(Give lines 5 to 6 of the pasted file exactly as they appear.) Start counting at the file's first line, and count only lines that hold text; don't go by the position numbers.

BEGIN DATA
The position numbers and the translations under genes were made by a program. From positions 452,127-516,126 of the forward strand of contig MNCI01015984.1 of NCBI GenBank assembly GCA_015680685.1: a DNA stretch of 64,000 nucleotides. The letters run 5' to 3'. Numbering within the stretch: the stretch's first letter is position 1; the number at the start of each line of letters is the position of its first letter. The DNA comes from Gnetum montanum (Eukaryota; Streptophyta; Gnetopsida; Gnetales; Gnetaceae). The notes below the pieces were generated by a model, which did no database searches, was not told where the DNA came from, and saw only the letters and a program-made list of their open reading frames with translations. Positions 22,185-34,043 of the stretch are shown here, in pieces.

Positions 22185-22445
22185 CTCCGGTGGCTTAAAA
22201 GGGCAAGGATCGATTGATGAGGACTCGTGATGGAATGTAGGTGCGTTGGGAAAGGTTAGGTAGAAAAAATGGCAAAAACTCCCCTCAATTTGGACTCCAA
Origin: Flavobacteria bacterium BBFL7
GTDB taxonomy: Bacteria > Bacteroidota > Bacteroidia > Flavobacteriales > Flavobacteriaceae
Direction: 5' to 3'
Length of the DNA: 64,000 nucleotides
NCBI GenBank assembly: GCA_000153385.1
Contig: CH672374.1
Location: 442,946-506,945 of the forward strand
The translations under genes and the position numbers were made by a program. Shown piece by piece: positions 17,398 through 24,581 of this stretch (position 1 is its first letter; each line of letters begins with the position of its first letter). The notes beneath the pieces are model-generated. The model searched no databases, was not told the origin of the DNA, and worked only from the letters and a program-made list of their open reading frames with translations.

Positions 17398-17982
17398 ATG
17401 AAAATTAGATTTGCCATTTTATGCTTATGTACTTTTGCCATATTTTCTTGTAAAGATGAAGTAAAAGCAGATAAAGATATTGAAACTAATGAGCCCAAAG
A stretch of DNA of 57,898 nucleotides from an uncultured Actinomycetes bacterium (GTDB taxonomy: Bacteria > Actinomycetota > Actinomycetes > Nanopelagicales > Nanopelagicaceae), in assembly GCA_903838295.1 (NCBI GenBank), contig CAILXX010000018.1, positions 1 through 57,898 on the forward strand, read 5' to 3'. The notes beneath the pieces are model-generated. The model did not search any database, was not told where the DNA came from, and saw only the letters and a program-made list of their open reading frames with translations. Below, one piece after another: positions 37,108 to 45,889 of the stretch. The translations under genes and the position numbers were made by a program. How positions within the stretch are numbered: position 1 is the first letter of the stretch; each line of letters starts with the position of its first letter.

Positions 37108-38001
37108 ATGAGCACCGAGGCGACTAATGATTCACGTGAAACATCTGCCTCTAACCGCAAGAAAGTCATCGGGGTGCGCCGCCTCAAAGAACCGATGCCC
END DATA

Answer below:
Origin: Flavobacteria bacterium BBFL7
GTDB taxonomy: Bacteria > Bacteroidota > Bacteroidia > Flavobacteriales > Flavobacteriaceae